It may sound like a weird underground drug but in fact PEP (polymorphic eruption of pregnancy) or, as it’s also known, PUPPP (pruritic urticarial papules and plaques of pregnancy), is a very irritating pregnancy symptom. Luckily, it’s not usually harmful for you or your baby.
PEP is an itchy, red, bumpy rash (think stinging nettles or sunburn) that starts in the stretch marks of your tummy, usually in the last three months of pregnancy. It makes your bump look a bit monstrous and can cause you to itchy like a cat with fleas! Enough to drive you crazy…
Itching is pretty common in pregnancy but PEP only causes irritation on your bump. If you’re tearing strips off your skin all over your body (and you haven’t got the unsightly rash) there’s a chance that it could be Obstetric Cholestasis (OC), in which case you need to see your G.P.
What is PEP and why does it happened in pregnancy?
The PEP rash can cause small blisters to form on your skin. If you scratch and burst them straw-coloured fluid might leak out and cause crusts to form, just like in some forms of eczema.
The rash is thought to be an ‘allergy’ to the stretch marks and spreads quickly to other areas of the body such as your buttocks and thighs, and sometimes even your arms and legs. Yet another truly undignified pregnancy health complaint!
Mum of one, jennybean chatting on our forum suffered from PEP, “I was diagnosed with PEP and my rash started on my stretch marks and spread like wildfire to my arms, legs and buttocks. It was the most irritating itch I have ever experience, at night especially. I had to resign myself to staying up all night, so now I not only look like a zombie, but a lizard too!”
MFMer Moominmummy also suffered from PEP. “It started on my bump at the bottom, under my belly button, and slowly spread above my belly button. I even had a few bits on my arms and legs. It was really really itchy and if I scratched it, it blistered and was very sore”.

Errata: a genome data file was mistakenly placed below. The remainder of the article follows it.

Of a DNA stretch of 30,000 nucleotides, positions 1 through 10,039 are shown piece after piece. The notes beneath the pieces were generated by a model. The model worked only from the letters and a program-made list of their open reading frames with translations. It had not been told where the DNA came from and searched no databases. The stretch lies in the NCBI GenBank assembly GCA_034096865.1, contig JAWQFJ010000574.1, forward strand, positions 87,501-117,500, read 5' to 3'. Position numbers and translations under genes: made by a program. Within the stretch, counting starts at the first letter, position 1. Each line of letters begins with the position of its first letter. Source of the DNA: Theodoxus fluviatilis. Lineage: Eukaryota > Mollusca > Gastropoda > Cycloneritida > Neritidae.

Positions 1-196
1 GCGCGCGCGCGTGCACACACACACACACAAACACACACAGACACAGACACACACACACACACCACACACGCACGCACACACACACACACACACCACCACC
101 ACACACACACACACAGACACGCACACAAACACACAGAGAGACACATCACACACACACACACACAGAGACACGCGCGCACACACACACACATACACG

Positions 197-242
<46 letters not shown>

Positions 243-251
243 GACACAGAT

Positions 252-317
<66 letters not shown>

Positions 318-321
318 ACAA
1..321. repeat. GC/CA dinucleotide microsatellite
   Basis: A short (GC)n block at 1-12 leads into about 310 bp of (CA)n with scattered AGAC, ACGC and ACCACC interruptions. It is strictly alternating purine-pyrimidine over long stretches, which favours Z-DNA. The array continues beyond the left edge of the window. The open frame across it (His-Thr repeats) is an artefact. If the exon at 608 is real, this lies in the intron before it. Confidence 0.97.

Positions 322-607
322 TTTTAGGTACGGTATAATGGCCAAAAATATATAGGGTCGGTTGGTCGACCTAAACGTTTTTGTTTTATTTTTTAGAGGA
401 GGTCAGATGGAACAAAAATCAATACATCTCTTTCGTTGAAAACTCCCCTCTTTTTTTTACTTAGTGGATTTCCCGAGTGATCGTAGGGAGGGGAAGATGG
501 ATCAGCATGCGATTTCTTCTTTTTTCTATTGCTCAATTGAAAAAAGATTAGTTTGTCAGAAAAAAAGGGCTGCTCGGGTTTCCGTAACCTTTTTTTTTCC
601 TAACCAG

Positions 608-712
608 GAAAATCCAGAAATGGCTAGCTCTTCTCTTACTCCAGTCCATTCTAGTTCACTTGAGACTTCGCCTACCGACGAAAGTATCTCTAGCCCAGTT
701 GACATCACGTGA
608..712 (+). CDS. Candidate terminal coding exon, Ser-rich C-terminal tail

Will my baby get PEP?
Your itchy rash will not harm your unborn baby. “Polymorphic eruption in pregnancy occurs in the third trimester and doesn’t affect your unborn baby”, explains GP, Dr Kerensa Lightfoot. “It disappears within days or weeks after delivery and is treated in very much the same way as eczema”.
Winnie1981 suffered from severe PEP during the last few weeks of her pregnancy, but it cleared immediately after giving birth. “Two days after being referred to a dermatologist for some very strong steroids, my waters broke and my PEP cleared up pretty much while I was in labour.
“By the time Olivia was born, I had forgotten all about it! It took a few days to go completely, but it stopped itching which was a real relief”.
Why have I got PEP when other pregnant women I know haven’t?
PEP is relatively common, but you are most likely to get it during your first pregnancy because your skin is at its tightest. You will also be more prone to it if you’re pregnant with twins, or if you put on a lot of weight during pregnancy. But the good news is that it’s highly unlikely that you’ll get PEP during your next pregnancy if you had it first time around.
Agh! How can I stop the itching?
The only actual cure for PEP is delivery, but the itching can be reduced and made more bearable. Dr Lightfoot recommends treating the itching with emollients (simple moisturisers) and topical steroids (these are applied once or twice a day), which she says are entirely safe. You may also be prescribed antihistames.
Cool baths, wet soaks and wearing cotton clothes can also help to reduce the itching and soreness.
jennybean found some alternative treatments that really helped. “I took cold showers and broke into my baby’s toiletries bag, using Johnson’s top to toe wash as it’s gentle to use. I also used Sudocrem which I found really soothing”.
“When my skin was hot and itchy at night, I used cold packs or filled hot water bottles with ice cold water. That felt good!”